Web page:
I will quit lying

I will be honest with MYSELF. I will admit what I am really thinking, really feeling, and what I really want. I will declare my truth to others, not fearing what they think. That truth can be as simple as “I don’t want to eat at that restaurant” or “I don’t want to see that movie”, or as big as “I was deeply hurt that you did not call” or “I lied to you.”

I will quit dying to the wrong things

I won’t put things most important, like self-care, at the mercy of things least important, like always putting others before myself. I will actively pursue a day of rest and what is fun for me. I will make time for those things that are a delight to my unique soul.

I will quit denying sadness, anger and fear.

I will no longer believe inhuman rules like “don’t be sad”, “it’s bad to be angry”, or you’re weak if you’re afraid.” I will feel all my feelings and not mark any of them as bad or weak. I will treat them as “guests” sent to teach me something. I won’t put them in the driver’s seat and let them control me, or put them in the trunk and ignore them. I will pay attention to them all and then decide what to do with them.

I will quit blaming

I acknowledge it is a comfortable reaction for me but I realize that I am actually giving away my personal power of choices when I blame. I will take responsibility for my life because no one else is responsible for my life and happiness but me.

I will quit overfunctioning

I will quit doing for others what they can and should do for themselves. I will stop perpetuating their immaturity or my false sense of indispensability. When tempted to overfunction I will ask, “why do I want to do this?” I will use my extra time to think about my life’s goals.

I will quit faulty thinking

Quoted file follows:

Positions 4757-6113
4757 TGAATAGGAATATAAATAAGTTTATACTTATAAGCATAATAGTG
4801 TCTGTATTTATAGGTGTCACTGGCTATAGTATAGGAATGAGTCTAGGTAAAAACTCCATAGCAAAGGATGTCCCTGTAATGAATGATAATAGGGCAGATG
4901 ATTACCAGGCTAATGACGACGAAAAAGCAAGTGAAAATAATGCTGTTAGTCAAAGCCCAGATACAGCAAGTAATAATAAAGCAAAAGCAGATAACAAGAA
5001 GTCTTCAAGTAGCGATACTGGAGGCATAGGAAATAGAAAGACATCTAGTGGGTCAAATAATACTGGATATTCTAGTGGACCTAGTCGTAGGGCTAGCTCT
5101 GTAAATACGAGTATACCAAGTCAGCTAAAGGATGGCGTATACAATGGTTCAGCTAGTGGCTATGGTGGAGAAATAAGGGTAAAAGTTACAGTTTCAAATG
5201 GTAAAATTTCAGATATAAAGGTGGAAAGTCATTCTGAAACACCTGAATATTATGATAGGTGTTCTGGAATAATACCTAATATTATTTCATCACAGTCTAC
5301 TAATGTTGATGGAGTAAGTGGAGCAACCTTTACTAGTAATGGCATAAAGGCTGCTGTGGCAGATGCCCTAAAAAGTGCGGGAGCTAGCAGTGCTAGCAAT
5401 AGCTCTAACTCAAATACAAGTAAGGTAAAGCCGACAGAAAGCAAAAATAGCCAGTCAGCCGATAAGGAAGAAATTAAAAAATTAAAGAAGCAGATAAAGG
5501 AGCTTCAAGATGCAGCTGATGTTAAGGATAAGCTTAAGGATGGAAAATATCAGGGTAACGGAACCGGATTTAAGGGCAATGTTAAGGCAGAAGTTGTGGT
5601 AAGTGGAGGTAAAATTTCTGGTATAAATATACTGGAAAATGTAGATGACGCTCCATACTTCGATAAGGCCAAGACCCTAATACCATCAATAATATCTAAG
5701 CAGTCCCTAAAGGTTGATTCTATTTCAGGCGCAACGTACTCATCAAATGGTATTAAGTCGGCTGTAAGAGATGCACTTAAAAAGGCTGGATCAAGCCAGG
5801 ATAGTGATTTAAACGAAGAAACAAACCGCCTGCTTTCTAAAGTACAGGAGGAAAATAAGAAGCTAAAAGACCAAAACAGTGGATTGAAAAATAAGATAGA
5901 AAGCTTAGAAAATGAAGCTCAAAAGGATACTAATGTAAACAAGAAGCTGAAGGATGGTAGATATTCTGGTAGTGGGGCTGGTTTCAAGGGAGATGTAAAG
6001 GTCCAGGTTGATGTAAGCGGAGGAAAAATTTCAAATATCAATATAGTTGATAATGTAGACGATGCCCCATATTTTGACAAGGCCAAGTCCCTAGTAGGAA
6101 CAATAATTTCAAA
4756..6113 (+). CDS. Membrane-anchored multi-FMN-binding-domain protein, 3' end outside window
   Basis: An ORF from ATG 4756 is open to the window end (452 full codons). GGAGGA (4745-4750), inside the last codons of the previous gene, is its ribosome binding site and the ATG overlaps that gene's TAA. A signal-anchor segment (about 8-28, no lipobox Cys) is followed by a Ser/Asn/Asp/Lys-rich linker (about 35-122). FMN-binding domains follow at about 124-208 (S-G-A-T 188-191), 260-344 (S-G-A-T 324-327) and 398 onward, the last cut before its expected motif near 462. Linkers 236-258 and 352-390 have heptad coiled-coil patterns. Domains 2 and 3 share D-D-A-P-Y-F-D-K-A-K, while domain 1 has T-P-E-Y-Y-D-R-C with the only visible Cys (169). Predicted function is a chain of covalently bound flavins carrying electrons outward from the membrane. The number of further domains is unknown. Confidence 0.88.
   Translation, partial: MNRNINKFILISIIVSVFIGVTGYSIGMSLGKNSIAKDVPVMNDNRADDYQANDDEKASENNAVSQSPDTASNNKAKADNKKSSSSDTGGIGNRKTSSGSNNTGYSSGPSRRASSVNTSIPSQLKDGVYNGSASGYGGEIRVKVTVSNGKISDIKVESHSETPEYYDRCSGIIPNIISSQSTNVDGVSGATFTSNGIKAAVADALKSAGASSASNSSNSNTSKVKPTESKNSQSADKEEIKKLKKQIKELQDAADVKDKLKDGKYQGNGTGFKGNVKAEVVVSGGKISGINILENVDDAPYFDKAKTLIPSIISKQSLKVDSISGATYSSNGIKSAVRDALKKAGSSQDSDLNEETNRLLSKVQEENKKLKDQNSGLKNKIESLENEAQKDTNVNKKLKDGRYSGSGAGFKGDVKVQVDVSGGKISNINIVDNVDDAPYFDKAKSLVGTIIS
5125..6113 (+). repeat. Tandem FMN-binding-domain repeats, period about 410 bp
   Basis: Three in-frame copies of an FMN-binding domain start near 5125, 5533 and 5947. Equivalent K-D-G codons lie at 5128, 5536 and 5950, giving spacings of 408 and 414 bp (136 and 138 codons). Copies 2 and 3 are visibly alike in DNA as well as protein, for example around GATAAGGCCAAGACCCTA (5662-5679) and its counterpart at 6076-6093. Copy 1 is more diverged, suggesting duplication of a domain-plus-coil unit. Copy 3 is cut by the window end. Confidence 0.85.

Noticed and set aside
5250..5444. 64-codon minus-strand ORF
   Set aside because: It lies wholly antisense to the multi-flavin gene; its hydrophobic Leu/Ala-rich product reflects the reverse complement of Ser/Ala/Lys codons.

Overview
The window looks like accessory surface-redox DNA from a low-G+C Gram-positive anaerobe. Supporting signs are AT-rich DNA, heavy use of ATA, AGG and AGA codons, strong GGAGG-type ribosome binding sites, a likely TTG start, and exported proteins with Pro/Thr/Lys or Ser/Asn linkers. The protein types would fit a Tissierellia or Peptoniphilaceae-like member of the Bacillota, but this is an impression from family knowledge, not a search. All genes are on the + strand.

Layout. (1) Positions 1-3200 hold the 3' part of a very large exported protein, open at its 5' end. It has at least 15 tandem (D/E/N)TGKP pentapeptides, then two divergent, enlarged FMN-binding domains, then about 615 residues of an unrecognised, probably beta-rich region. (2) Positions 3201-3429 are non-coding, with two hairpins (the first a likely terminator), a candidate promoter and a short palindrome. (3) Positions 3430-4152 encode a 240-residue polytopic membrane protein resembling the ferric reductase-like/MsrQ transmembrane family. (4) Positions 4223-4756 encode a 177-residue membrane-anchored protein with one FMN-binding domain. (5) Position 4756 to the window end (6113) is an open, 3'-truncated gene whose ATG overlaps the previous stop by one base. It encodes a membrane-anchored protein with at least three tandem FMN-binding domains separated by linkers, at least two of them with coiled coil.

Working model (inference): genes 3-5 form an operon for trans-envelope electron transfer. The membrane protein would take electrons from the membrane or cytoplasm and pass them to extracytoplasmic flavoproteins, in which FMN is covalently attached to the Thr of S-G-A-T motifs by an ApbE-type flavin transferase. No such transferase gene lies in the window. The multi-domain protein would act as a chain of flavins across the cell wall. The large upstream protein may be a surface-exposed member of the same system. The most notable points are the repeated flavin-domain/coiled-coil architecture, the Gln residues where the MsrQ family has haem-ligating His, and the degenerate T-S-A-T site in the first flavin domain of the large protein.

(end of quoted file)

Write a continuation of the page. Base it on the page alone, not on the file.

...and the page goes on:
I will not assume I know what others are thinking without checking it out with them. I won’t jump to negative interpretations in my thoughts when I don’t have all the information. I will not take things personally.

I will quit living someone else’s life

I will pay attention to my personal rhythms for waking, sleeping, playing and working. I will nurture those things that bring me life and minimize that which brings me death. I will put boundaries around everything that breathes. I will follow what is important to me and live the one, unrepeatable life given to me by God.

Each of these “Quits” are further explored in Geri’s book The Emotionally Healthy Woman (Zondervan, 2011) and the further applied in the small group curriculum: The Emotionally Healthy Woman Workbook and accompanying DVD.

CHRISTMAS AND GOD’S HEART FOR THE POOR

God calls us to serve the poor and marginalized, the people the world discards. We do so because we need them for our own spiritual lives as much as they need us. The prisoner, the mentally ill, the elderly, the “illegal” immigrant, the oppressed, the orphan, the homeless, the severely disabled, etc. – keep us grounded and honest, reminding us of what is important in life.

I recorded this 4 minute video for the Nines Conference sponsored by Leadership Network around this topic. At EHS we felt it was particularly appropriate to share this at Christmas.

So take a look. And remember, the roots of gift giving at Christmas is St. Nicholas, the former bishop of Myra, who took the churches gold and gave it to poor families. He did so in hope that they would not sell their daughters into slavery in order to put food on the table!

Comment on Change Your Brain through Silence and the Daily Office by meskerem tadese

i loved the teachings.thanks

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Comment on Wine and the Slow Work of God by Dawn Randle

How wonderfully said. It explains simply how God’s grace shapes and molds us IF we would just let Him. Our duty as a child of God is to step self aside and make God our pilot in EVERY aspect of our lives. Our God is an awesome God.

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Comment on UnHealthy Leadership and the 4 Destructive Commandments of Contemporary Church Culture by Rose

Thank you Pete and Rich for the Podcast. Having started the journey of emotionally healthy spirituality last year, I can clearly see how It has allowed the Holy Spirit to do His ministry in my life, as a result, having a more robust relationship with God, the Father. My prayer for “The Emotionally Healthy Leader” book is that God cause ALL church leaders to get a copy and truly get the message. Thank you Pete for such a wonderful dimension to christian spirituality/ maturity.